Jim Collins' new book Great by Choice (which he co-authors with Morten Hansen) made for a fun Thanksgiving break read. Susan had family in town last week and so I asked if I could review the book for her. If you enjoyed the book Good to Great then you will like this follow up. I enjoyed it more than his most recent book How the Mighty Fall...And Why Some Companies Never Give In, which we reviewed a few years ago.
The most poignant quote is in the Epilogue and the entire book disproves this idea:
"We sense a dangerous disease infecting our modern culture and eroding hope: an increasingly prevalent view that greatness owes more to circumstance, even luck, than to action and discipline - that what happens to us matters more than what we do."
One thing I've noticed about Collins' books is that his examples of great companies sound so simple. Duh, you should be disciplined. Duh, you shouldn't put all your eggs in one basket. Duh, you should hire the right people. But every example is backed up by extensive years of research and analysis. It makes me wonder - could it be that simple to be great?
Companies called "10Xers" (pronounced "ten-EX-ers") are identified. These are companies who outperformed their industry index by at least 10 times during the specified 20 year period. Here are surprises about 10Xers:
They're not more creative.
They're not more visionary.
They're not more charismatic.
They're not more ambitious.
They're not more blessed with luck.
They're not more risk seeking.
They're not more heroic.
They're not more prone to making big, bold moves.
But all 10Xers share these 3 core behaviors:
1. Fanatic Discipline
Weaving in a great example of Fanatic Discipline is the story of 2 teams of adventurers who, in 1911, set out to be the first people in modern history to reach the South Pole. One explorer used the "20 Mile March" where he over prepared, trained in multiple ways for years, carried additional supplies even though they weighed more and paced his team by stopping at a certain time even on good weather days so the team could rest. One explorer wasn't as successful because he used new and untested equipment, carried just enough supplies and pushed his team to exhaustion on good weather days.
The premise of the 20 Mile March is to create 2 kinds of discomfort:
1. The discomfort of unwavering commitment to high performance in difficult conditions.
2. The discomfort of holding back in good conditions. Good intentions do not count.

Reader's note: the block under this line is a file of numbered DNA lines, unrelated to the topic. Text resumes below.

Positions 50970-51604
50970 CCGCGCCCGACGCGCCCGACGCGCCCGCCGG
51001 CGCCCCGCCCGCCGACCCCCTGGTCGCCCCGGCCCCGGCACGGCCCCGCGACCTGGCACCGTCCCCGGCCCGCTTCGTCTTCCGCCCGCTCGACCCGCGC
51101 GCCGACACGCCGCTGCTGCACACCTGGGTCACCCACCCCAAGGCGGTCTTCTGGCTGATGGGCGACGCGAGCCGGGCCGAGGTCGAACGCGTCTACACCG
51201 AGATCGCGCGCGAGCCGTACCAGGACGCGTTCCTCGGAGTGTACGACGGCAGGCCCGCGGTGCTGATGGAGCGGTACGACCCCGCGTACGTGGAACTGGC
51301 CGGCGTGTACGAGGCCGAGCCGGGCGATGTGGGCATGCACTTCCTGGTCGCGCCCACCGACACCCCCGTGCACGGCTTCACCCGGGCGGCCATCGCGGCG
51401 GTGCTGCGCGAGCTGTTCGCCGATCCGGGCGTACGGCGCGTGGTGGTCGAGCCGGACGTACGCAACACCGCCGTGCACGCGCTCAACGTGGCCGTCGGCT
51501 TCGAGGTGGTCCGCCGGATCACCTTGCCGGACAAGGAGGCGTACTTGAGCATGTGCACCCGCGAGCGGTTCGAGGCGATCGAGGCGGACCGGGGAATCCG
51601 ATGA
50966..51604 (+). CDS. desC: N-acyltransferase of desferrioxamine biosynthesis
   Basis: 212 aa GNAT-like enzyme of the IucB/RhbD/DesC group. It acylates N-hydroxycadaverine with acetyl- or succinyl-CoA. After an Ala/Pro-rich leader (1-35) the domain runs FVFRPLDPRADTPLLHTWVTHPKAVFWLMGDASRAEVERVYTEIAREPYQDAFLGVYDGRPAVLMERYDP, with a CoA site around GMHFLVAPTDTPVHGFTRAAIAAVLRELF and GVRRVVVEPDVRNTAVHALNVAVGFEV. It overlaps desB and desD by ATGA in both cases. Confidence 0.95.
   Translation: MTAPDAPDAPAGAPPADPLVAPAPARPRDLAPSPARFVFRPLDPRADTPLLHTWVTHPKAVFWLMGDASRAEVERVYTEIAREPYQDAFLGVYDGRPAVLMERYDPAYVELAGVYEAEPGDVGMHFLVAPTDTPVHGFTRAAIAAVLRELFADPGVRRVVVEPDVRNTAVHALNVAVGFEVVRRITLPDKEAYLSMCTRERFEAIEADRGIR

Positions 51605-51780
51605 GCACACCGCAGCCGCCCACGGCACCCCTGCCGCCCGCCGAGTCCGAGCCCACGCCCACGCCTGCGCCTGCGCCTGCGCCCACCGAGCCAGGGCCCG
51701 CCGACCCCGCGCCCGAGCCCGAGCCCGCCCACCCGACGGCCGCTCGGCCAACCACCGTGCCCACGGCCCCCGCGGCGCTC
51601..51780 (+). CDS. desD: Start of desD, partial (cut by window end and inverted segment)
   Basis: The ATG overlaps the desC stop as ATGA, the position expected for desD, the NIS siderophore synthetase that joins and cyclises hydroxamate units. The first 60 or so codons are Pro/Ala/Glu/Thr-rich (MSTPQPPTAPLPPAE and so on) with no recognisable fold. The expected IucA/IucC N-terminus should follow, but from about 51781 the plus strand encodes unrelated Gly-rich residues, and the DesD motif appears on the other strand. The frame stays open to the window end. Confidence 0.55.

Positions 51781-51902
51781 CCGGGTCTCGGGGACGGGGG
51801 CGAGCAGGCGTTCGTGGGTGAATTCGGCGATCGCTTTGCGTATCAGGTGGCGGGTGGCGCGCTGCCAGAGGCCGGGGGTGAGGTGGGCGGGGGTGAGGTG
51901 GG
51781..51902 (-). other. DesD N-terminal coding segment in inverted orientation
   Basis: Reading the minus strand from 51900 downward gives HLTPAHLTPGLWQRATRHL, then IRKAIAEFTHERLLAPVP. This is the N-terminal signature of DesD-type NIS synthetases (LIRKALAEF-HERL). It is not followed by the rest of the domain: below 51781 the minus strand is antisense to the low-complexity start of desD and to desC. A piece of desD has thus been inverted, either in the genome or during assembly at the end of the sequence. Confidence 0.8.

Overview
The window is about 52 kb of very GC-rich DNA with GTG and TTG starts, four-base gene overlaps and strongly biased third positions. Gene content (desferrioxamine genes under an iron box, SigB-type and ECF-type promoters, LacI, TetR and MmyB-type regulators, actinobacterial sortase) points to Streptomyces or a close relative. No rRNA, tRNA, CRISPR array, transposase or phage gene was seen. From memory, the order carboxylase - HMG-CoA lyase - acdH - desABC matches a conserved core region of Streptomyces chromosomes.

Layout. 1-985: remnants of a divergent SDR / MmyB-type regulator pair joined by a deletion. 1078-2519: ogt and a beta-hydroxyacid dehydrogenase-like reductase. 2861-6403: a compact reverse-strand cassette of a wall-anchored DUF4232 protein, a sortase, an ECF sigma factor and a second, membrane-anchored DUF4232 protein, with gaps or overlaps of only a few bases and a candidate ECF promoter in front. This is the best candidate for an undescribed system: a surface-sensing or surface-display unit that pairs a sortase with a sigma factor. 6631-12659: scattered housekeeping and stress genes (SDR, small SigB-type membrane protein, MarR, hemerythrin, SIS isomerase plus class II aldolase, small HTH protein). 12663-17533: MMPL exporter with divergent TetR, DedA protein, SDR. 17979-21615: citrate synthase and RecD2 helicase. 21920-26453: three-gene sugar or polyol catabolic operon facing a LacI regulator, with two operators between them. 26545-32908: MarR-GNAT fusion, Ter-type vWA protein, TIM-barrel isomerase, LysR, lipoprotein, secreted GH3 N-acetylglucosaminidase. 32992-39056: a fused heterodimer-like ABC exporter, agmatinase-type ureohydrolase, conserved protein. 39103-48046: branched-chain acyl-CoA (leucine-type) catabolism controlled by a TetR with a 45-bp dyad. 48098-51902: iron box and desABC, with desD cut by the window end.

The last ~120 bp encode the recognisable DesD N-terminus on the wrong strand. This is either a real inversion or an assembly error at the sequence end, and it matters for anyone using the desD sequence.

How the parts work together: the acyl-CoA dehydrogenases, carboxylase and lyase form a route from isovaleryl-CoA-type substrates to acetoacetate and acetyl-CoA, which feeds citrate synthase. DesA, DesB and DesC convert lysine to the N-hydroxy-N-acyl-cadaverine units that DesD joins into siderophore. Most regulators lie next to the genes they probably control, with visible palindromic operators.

Companies such as Southwest Airlines, Stryker, Intel and Progressive Insurance are examples of how the 20 Mile March creates consistency within companies even in turbulent times.
2. Empirical Creativity
On the flip side of discipline is creativity. The 10X companies validate their creative ideas with empirical evidence. Collins and Hansen say to, "Fire bullets, then cannonballs." A bullet is a low cost, low risk test of the market. Once a bullet has hit the target then you fire calibrated cannonballs to take the market by storm.
A good example is Apple's iTunes and iPod for non-Mac computers. Neither were new market categories. Apple developed the iPod first as a better MP3 device than already existed. The next bullet was iTunes for the Mac. The next bullet was Apple's online music store. With cumulative proven success they were able to fire the calibrated cannonball: iTunes and iPod for non-Mac computers.
A bad example is Southwest Airline's comparison company, PSA. In 1968 PSA launched the cannonball called "Fly-Drive-Sleep." It seemed to make sense. People who use airlines will also need rental cars and hotel rooms. PSA moved into both the hotel and rental car market by signing 25-year leases on California hotels and buying a rental car company and expanding it to 20 locations with 2,000 cars. Instead of firing bullets and buying just one hotel or partnering with a rental car company to test out markets, PSA went big. "Fly-Drive-Sleep" lost money every year and was the beginning of many uncalibrated cannonballs that led to PSA's eventual demise.
3. Productive Paranoia
"As soon as there is life there is danger," is what Ralph Waldo Emerson once wrote. 10X companies know they cannot predict the future and so they prepare ahead of time, obsessively. Planning for the worst case scenario, contingency plans, determining what is out of their control and how to minimize exposure to such forces gave the 10Xers their advantage. Unexpectedly, 10X companies took fewer risks than their comparison companies yet produced superior results.
My favorite chapter:
The final chapter in the book was the most interesting. It takes an in depth look at luck and "Return on Luck (ROL)." Both the 10X companies and their comparison companies experienced good and bad luck. A single stroke of good luck cannot make a great company. But a single stroke of bad luck can create a catastrophic outcome. 10X companies had just as much bad luck as their comparison companies. But the fact that they had fanatic discipline, fired bullets and then cannonballs and planned for worst case scenarios helped them emerge from unlucky situations even stronger.
In the end, Collins and Hansen concur that it may not be simple to become great - but we are all free to become great by choice.